Thanks to a blunder, the Texas Republican Party’s 2020 election strategy has ended up in the hands of Texas Democrats, according to the The Dallas Morning News.
The document, titled “Primary/General Election 2020 [Draft],” began showing up in Democratic emails this Monday and included a list 12 statehouse districts that the GOP is targeting in 2020.
“Starting after the Primary, the RPT will generate microsites for negative hits against the Democrat candidates in our twelve target race—we expect each microsite to be roughly $500,” the document reads. “We will then begin rolling out these websites, prioritizing the races that were within 4% in the 2018 election.”
The document details how Republicans plan to thwart Democrats’ plans to take the majority in the Texas House for the first time since 2003. Speaking to The Dallas Morning News, executive director of the Texas Democratic Party, Manny Garcia, said that “Republicans have already fumbled the ball and we aren’t even in 2020 yet.”
“Texas is the biggest battleground state and Texas Democrats are poised to win in 2020″ thanks in part to the “polarizing nature” of Trump, he said, adding that Republicans are “in big trouble.”
One strategy the document reveals is a plan to purchase online domain names affiliated with the names of Democratic candidates so that online searches will direct people to sites that attack the candidate.
“For example, we will purchase ZwienerforTexas.com, ZwienerforTX.com, and so on,” the document reads.
“We will attack these Democrat candidates with contrast hits which we will obtain from, public votes from the 86th Legislative Session, their campaign websites, and any other means to gather negative material on them,” it continues.
Another big revelation from the document is the problems President Trump is causing for Republicans in 2020.
“Given the polarizing nature of the President, I suspect some Republicans will refuse to turnout during the General Election because they don’t want to vote for him – though I don’t know that we will know what this universe would look like without us or a stakeholder creating a model,” the document reads. “Regardless, I suggest we set up a contingency budget to target these folks with mailers, digital ads, and texts to encourage them to turnout for U.S. Senate, State Senate, State House, and so on.”
Ex-cops indicted in fatal shooting of Black woman and ‘public torture’ of Black man in separate incidents
Two former Mississippi police officers were indicted in the brutal beating of a Black motorist, and one of them was also charged in an unrelated fatal shooting.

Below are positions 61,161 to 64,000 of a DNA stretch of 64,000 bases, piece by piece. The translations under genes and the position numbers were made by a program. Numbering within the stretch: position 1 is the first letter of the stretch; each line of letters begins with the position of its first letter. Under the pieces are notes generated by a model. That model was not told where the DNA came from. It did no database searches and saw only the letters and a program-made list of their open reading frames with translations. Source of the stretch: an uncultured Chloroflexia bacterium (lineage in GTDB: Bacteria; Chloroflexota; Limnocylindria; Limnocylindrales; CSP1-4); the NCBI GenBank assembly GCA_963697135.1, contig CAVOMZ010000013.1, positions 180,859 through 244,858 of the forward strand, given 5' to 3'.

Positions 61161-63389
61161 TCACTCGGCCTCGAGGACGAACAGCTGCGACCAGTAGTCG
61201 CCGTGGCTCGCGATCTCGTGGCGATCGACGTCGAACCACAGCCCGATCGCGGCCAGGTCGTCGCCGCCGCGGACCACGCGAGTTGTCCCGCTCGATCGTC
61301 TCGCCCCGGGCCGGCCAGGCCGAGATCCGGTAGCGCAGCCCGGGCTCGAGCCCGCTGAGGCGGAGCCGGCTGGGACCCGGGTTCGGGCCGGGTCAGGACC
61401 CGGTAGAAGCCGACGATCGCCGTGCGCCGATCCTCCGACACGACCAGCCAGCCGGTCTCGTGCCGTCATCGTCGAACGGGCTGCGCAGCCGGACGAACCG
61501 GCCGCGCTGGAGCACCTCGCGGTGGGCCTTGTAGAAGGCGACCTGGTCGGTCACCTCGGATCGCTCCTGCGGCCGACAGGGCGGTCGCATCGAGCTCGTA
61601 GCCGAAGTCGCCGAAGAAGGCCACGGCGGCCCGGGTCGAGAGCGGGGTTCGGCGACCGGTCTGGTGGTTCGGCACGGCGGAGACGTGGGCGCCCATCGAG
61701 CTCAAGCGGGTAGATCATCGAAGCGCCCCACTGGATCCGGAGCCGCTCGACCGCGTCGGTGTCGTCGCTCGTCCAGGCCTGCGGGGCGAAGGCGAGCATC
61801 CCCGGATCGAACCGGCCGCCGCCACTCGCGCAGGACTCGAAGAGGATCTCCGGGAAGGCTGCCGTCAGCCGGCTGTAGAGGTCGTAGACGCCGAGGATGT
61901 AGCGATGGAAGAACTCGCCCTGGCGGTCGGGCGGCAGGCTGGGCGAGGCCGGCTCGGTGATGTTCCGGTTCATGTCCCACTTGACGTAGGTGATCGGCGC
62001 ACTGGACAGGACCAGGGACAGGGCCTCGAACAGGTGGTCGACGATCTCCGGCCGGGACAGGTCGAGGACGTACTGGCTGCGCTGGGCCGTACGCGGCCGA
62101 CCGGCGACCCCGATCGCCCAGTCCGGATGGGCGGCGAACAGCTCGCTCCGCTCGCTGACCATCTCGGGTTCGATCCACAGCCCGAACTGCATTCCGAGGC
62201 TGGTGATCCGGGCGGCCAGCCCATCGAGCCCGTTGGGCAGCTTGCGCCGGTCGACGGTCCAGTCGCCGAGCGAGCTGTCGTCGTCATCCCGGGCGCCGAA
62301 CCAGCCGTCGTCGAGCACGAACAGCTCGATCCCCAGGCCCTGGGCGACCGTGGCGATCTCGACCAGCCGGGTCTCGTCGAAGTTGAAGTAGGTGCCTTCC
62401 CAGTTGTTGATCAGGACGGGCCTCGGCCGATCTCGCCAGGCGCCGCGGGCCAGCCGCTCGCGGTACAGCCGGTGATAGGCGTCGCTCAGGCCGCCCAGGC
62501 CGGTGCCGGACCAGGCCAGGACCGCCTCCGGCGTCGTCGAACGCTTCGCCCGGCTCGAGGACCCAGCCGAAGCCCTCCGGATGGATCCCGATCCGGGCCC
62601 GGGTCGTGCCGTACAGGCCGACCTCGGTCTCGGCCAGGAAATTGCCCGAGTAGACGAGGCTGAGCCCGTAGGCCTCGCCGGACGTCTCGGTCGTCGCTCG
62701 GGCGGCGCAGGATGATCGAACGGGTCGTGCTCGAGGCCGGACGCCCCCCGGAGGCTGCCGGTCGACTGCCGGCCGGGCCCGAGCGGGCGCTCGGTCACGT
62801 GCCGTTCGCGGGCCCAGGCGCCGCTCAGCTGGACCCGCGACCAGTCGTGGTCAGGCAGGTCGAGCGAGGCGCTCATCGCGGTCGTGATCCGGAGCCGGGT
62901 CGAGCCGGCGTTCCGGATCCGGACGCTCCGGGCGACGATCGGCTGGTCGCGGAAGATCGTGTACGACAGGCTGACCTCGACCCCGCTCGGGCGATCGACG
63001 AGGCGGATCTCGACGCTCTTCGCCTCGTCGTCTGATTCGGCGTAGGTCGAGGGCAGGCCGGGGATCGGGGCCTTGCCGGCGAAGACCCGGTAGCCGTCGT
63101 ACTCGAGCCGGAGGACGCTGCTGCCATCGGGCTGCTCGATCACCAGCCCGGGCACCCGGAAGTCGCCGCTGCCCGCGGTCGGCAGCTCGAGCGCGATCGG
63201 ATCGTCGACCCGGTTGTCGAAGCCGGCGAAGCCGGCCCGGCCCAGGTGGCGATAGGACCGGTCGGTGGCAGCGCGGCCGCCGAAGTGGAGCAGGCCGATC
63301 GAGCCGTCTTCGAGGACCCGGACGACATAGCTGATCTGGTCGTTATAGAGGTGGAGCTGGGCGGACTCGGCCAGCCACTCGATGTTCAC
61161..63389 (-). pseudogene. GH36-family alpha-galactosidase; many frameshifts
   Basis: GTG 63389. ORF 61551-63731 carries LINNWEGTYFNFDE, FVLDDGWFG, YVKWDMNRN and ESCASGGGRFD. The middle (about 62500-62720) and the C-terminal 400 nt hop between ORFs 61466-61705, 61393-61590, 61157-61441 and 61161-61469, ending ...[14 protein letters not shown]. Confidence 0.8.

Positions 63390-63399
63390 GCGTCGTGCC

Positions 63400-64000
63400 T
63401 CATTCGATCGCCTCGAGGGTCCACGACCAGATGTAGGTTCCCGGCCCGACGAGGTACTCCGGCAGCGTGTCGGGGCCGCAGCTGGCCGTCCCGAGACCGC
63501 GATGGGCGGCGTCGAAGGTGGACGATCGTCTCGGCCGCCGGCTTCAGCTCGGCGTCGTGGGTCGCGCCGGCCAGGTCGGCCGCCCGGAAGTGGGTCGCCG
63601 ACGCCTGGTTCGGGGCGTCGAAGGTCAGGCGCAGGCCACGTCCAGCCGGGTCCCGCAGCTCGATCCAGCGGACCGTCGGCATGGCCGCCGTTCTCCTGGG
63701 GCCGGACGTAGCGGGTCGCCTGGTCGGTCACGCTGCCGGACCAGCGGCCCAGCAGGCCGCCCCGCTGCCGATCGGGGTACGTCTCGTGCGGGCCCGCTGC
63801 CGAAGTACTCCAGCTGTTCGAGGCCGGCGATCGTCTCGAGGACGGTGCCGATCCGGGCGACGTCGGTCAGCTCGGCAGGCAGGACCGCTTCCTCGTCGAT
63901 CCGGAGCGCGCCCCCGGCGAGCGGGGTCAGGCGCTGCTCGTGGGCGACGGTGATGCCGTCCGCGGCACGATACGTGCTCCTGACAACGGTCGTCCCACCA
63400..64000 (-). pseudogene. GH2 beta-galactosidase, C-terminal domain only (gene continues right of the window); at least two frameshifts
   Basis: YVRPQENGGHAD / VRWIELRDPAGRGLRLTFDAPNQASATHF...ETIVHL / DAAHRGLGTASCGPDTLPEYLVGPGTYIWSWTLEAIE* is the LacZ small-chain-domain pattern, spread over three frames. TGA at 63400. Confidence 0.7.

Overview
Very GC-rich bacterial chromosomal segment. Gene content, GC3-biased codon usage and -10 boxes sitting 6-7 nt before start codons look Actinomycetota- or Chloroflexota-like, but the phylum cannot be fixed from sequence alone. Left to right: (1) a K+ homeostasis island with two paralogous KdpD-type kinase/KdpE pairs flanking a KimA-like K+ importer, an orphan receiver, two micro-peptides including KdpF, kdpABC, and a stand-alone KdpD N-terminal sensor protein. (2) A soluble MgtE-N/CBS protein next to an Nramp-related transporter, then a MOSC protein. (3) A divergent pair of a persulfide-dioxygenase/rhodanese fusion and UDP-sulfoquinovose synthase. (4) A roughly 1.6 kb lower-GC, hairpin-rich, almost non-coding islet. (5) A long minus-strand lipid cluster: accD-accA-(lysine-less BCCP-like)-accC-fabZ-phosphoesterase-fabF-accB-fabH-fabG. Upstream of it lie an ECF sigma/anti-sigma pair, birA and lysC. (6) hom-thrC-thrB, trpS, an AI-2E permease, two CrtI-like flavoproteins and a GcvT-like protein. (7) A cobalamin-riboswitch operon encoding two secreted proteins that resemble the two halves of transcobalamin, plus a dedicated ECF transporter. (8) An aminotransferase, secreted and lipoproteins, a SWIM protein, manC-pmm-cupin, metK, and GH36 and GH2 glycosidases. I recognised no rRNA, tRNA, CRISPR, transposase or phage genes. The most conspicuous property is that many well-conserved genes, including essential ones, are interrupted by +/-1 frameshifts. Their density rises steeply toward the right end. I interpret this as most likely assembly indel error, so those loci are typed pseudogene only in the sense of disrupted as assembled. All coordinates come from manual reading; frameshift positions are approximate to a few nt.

Wade Robertson, 28, and Bryce Gilbert, 27, were charged with aggravated assault in the 2018 beating of James Barnett, and Robertson was also charged with manslaughter in the 2019 shooting death of Dominique Henry, reported The Laurel Leader-Call.
Quarantine, racial strife, Trump have Michelle Obama feeling down
Former First Lady Michelle Obama said she is suffering from "low-grade depression" from coronavirus quarantine, racial strife in the United States and the "hypocrisy" of the Trump administration.
Obama made the remarks in the latest episode of "The Michelle Obama Podcast" released on Spotify on Wednesday.
"I'm waking up in the middle of the night because I'm worrying about something or there's a heaviness," the 56-year-old former First Lady said.
"I try to make sure I get a workout in, although there have been periods throughout this quarantine, where I just have felt too low," she said.
Another watchdog at US State Department abruptly gone
The internal watchdog looking into accusations against Secretary of State Mike Pompeo abruptly quit Wednesday, just months after his predecessor was fired.
The State Department's acting inspector general, Stephen Akard, is a longtime aide to Vice President Mike Pence and his installation in May had widely been seen as a way to keep a friendly figure in the role.
Akard informed colleagues that he is "returning to the private sector after years of public service," a State Department spokesperson said.
"We appreciate his dedication to the Department and to our country."
But Akard's departure comes just as his office finalizes a report on Pompeo's controversial decision to bypass Congress to sell $8.1 billion in arms to Saudi Arabia and other Arab allies.